2. I didn’t want to dance anymore. Years later, in jr. high, I reuerntd to dancing but at a different studio. This time it was much worse. Girls were no longer girls but young women. With eating disorders. So skinny and frail, dancing all of their lives, bending ever which way with little effort… I felt uncomfortable once more. I didn’t last the whole year and left class again because the stress and pressure from their stares and how unwelcome they made me feel honestly caused me great anxiety and sickness. I hope the best for all of these children, but I hope that they can turn their brains off from the awful people I’m sure they encounter. I hope that if they don’t want it anymore they walk away and thrive elsewhere. I wish I could return to dancing but it will probably never happen. Perhaps when I am rich and I can have my own private lessons. (:

  1. Thank you! You innspiers me and motivates me every day! Although I do more jazz and contemporary than ballet your advices help a lot 🙂

  2. Kathryn love the help that you provide to other dancers and the industry. You are so refreshing. My daughter has just be accepted into the Australian Ballet School Interstate Program, she is 12, so we will be looking for all the good advice we can get our hands on. Thank you again. Maria.

    1. Dianne-Yes, the little dresess were very expensive. It is a high fashion area and children are included. I didn’t even price the clothing. The name of the shop is Chocolate and Tartines-or maybe the other way around. Linda

    1. I almost made it as a preafssionol dancer, but gave up in my late teens after realising I was not good enough for other than to be a chorus girl in a distant province. So I became an architect instead, but I still LOVE ballet and watching documents and films like this. They always make me cry though, not for jealousy but for appreciation. All the years of hard work were not wasted anyway; I’ve gained 25kg since my dancing days and definately do not look like a ballerina, but the posture I have kept to this day, and every now and then people comment on it, guessing I have spent some time practicing it in my youth :)Katia

  3. Thank you so much for the positive posts! They really inspire me. I do ballet dancing and i have achilles tendinitis so im not as strong as i used to be. These posts really help me stay positive about the injury!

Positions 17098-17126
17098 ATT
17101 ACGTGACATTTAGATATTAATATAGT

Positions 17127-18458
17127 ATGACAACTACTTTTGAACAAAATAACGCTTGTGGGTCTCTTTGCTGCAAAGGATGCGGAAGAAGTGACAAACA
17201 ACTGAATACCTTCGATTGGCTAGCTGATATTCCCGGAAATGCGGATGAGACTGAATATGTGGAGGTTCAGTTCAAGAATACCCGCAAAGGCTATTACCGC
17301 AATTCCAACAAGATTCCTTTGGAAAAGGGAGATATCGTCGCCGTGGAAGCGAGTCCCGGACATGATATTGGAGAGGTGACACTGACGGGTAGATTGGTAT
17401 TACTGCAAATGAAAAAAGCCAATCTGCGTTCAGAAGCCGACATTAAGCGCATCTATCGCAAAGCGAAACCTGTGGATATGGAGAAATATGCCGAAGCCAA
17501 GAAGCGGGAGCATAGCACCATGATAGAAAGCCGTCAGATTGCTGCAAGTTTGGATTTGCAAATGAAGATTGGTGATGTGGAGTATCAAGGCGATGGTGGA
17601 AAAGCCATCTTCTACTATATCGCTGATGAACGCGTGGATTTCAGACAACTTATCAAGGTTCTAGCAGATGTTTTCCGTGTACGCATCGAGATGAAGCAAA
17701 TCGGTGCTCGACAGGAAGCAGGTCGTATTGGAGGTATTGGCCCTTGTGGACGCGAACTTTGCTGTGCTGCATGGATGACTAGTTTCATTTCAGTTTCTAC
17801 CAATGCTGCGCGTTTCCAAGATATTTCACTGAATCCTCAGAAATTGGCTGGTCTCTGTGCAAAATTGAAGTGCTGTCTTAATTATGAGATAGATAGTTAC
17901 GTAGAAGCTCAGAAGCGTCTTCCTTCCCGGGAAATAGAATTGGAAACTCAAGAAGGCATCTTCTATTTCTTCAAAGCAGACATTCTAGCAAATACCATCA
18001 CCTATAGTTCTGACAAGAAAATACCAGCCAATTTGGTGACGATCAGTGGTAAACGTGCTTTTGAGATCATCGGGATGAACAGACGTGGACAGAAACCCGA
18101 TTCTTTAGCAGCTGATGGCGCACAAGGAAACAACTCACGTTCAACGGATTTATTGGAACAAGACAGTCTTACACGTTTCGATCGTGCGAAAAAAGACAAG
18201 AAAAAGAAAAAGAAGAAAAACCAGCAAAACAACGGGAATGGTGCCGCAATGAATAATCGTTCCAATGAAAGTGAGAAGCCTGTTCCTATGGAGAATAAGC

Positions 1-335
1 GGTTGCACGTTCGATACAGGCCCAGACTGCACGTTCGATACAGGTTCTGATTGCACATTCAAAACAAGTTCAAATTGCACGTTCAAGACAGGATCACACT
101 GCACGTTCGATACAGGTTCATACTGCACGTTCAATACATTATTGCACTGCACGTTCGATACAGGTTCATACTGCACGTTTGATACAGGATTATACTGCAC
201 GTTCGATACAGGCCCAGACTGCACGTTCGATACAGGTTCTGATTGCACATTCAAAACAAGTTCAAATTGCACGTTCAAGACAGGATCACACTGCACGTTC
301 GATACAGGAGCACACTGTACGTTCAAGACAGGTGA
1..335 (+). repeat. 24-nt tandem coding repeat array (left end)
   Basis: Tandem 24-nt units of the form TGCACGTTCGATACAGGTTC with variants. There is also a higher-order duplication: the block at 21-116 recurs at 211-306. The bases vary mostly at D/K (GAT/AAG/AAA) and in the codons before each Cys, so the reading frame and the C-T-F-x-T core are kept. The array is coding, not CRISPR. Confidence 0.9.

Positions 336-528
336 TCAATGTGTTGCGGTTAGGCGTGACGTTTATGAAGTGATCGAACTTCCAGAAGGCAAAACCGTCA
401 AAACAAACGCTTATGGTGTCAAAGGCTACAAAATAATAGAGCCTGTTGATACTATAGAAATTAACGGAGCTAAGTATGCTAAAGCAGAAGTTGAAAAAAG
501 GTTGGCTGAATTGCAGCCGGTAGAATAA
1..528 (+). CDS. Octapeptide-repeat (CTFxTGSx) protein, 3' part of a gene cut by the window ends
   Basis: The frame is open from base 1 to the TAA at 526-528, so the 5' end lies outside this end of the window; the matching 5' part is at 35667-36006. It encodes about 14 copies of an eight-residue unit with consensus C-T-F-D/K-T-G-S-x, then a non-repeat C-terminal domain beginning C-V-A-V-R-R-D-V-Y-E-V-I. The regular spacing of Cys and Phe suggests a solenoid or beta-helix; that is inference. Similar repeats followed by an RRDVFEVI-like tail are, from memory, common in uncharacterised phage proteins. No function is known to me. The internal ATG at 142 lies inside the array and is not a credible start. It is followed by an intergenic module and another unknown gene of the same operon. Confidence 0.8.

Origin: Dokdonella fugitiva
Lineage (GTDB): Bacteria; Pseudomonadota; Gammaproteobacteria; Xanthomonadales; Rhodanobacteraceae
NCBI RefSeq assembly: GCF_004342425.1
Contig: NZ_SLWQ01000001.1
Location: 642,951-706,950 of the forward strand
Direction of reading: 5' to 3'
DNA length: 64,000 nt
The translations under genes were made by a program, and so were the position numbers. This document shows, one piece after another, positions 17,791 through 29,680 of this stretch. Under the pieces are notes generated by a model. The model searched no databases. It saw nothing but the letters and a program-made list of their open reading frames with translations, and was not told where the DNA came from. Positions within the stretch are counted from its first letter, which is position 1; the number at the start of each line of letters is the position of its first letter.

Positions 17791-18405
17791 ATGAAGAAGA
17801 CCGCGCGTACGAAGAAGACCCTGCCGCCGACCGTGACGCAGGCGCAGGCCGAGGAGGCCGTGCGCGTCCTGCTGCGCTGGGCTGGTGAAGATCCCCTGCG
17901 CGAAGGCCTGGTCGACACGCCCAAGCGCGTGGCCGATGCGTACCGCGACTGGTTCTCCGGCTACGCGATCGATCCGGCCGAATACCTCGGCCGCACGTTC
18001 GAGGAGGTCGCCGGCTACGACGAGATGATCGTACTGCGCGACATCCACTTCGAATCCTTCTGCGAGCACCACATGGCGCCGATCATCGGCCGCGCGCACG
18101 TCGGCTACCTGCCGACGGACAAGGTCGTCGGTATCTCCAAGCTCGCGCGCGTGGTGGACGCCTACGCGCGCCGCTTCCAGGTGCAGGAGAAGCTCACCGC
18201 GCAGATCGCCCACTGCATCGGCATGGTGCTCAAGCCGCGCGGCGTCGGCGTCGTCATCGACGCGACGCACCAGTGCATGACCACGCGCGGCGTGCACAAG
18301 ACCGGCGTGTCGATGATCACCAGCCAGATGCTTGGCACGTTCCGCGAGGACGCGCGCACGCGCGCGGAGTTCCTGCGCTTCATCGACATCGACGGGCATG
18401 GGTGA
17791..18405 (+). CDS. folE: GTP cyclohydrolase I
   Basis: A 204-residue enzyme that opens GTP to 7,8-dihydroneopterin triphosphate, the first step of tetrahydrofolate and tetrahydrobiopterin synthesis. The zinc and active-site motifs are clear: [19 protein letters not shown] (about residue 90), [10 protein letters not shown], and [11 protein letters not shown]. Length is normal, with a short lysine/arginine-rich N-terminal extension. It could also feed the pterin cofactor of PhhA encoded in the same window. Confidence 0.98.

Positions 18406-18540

4. Fortunatetly, I am not anymore ignored by my teachers, only in intensive courses where they are usually very demanding. But I totally agrre with trying a lower level, I did that, it really helps puting everything in place again. But, it is impossible for me to attend more than five classes a week, I only go to 4 actually. I’m studying at university which makes impossible to work for ballet at a professional level. But, as I cannot go to any more classes, I work out a lot at home, stretching mainly, but also turn out, feet flexibility, tension release, abs etc. That will do too right, or is it really need a school? I dance ballet for many years, I know the exercises done in workout class, what I need to do and how, and what I need to start the class ready and not stiff. Classes always feel great obviously, and one works more and seriously than at home, but I guess I can still improve at home. What do you think?

  5. Kathryne Morgan, you are so inspirational! I love this post so much! I guess my question is how many pointe classes a week (or at home pointe work practice) you should do to prepare for a pre-professional school or ballet company?

    1. Thank you so much! I would do a little pointe work everyday. Even just relevees are fine. Then I would also do 1-2 pointe classes a week. That is for a ballet school. For a company, you need to be doing all of you classes on pointe every day. All the best!

  6. Thank you so much, I am not a professional but I use to train ballet at least 10 hours a week. I have to go back after 2 months being busy moving to Istanbul you can’t imagine how this helps !!!! 🙂 Yeap ! I AM BACK !!! 😉

  7. Hi Kathryn, I am over 50 ( now a ballet teacher); do you have any diet advice, etc? I do pilates at home, but it isn’t enough.